Wednesday, January 15, 2014

Focus and Leverage Part 292

Recently I have received numerous requests from readers to write something on the basics of constraints management.  Many people think that constraints management is all about managing bottlenecks, and while this aspect of constraints management is clearly important, there are other pieces of this pie that are also critical to the successful application of constraints management.  But having said this, let’s start with the basics of constraints management.

In any process there are a series of steps which must be completed if a product is to be produced or a service is to be delivered.  What we normally do in most improvement initiatives, is to create a process map or value stream map and insert the cycle times for each step.  In many initiatives I have seen, there is an immediate attempt to remove waste throughout the process, but is this the most effective approach?  Let’s look at an example.

In the figure above we see a 4-step process for producing some kind of product.  The cycle times for each step are listed for each and as we can see, none of them are the same.  Suppose someone has an idea to reduce the time for Step 1 from 40 minutes to 20 minutes, but someone else has an idea that will reduce the time in Step 3 from 70 minutes to 50 minutes.  Assuming you had to choose between both ideas, which one do you believe would be the logical choice to implement in this process?  Let’s think about this for a minute.  Taking Step 1 from 40 minutes to 20 minutes is a 50% reduction while decrease Step 3 from 70 minutes down to 50 minutes is only a 29% reduction.  Many people would opt for the Step 1 improvement, but would that be the best move?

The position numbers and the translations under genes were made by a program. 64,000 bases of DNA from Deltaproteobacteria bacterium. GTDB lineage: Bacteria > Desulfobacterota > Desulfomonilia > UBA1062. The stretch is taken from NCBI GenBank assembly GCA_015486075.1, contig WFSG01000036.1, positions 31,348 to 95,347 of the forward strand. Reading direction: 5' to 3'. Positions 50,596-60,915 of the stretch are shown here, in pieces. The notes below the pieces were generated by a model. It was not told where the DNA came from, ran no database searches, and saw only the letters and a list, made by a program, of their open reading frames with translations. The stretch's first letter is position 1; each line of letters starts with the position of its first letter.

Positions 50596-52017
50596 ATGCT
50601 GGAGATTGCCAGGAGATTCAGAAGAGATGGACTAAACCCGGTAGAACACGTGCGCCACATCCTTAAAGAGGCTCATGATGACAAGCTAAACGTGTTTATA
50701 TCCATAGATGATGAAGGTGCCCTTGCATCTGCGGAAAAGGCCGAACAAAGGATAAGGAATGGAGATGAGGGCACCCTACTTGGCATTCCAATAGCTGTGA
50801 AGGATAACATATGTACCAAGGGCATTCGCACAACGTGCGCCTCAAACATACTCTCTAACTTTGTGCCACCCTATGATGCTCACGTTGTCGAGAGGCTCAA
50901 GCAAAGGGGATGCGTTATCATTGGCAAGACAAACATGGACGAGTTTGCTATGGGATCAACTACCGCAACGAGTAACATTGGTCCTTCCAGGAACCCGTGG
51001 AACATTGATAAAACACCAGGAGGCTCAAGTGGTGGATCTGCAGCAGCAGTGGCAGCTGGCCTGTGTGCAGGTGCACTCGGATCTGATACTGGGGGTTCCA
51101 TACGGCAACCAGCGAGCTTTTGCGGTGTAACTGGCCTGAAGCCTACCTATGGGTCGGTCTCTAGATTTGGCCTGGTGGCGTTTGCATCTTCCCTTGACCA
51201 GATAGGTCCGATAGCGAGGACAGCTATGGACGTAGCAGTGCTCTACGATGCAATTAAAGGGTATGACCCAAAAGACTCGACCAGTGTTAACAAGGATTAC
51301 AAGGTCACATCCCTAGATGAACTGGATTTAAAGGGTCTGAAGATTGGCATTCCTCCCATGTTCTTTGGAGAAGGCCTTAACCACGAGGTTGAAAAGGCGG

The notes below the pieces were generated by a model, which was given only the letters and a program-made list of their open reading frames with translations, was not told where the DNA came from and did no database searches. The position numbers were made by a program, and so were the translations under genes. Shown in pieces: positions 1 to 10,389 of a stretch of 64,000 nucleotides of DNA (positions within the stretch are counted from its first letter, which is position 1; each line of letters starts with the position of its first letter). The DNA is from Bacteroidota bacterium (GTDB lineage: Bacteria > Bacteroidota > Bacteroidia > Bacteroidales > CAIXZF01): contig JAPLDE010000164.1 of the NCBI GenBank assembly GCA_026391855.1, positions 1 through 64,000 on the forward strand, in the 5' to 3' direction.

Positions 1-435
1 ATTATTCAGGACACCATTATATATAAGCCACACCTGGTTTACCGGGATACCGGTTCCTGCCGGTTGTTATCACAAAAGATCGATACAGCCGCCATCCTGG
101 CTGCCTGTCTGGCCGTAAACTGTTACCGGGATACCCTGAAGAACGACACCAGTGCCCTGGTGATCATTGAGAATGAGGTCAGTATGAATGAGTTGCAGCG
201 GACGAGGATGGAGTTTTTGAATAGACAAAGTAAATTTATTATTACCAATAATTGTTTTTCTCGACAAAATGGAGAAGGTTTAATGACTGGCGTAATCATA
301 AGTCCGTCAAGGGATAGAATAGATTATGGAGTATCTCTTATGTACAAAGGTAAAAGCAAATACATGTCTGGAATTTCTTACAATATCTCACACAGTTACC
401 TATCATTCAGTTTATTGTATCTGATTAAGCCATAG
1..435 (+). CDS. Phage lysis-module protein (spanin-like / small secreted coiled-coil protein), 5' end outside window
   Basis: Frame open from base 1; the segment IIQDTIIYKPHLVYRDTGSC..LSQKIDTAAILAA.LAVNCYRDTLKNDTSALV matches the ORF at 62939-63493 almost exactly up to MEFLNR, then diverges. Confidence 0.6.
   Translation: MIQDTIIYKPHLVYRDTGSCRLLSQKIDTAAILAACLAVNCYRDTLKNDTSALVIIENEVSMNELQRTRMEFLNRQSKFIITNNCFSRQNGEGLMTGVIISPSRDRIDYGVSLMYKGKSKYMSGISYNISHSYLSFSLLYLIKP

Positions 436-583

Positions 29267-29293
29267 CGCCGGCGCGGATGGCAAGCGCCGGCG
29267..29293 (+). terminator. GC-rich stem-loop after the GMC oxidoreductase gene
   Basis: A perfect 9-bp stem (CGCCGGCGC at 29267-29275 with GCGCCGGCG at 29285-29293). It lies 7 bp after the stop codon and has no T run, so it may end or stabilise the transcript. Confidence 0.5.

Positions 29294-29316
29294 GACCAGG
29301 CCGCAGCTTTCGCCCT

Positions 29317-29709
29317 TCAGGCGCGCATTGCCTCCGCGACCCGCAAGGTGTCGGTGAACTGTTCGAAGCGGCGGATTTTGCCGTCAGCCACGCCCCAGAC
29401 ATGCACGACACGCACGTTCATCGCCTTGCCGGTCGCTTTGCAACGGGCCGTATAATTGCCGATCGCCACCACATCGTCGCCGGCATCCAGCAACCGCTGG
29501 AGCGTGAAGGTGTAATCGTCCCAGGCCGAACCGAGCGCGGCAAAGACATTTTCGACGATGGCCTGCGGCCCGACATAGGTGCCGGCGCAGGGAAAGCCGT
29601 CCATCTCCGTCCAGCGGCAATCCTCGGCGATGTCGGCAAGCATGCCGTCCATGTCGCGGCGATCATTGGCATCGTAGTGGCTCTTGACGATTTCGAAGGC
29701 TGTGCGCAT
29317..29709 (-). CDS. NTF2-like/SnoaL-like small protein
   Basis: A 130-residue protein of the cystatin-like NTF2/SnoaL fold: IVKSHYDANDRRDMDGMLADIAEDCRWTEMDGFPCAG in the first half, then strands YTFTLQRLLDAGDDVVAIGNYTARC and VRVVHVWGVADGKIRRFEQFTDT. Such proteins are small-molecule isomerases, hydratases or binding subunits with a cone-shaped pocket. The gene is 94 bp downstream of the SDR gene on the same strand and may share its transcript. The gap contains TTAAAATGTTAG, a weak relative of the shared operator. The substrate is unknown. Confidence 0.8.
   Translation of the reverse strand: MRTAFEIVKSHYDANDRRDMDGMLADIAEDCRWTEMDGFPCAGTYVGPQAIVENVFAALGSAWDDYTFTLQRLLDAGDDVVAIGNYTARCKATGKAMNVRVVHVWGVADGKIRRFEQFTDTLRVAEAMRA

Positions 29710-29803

If we consider the time it takes to complete one rotation of this process, we know that the limiting factor is the constraint which in this process is Step 3 at 70 minutes.  In fact, the throughput rate for this process is one part every 70 minutes.  What happens to this rate if we reduce Step 1 from 40 minutes to 20 minutes?  The answer is, absolutely no change in the rate that products are produced.  What happens to the rate if we reduce Step 3’s cycle time from 70 minutes to 50 minutes?  The new rate becomes 1 part every 50 minutes!  With the old cycle time of 70 minutes, we could produce 6.85 parts in 8 hours, but with the new rate of 50 minutes are new 8 hour capacity is 9.6 parts or 2.75 additional parts in 8 hours.  So when considering which part of the process to improve, consider where the constraint or bottleneck operation is.  If the constraint is internal to your company, focusing on the constraint is always the best option.

In the next few postings I will be discussing other aspects of Constraints Management.

Bob Sproull

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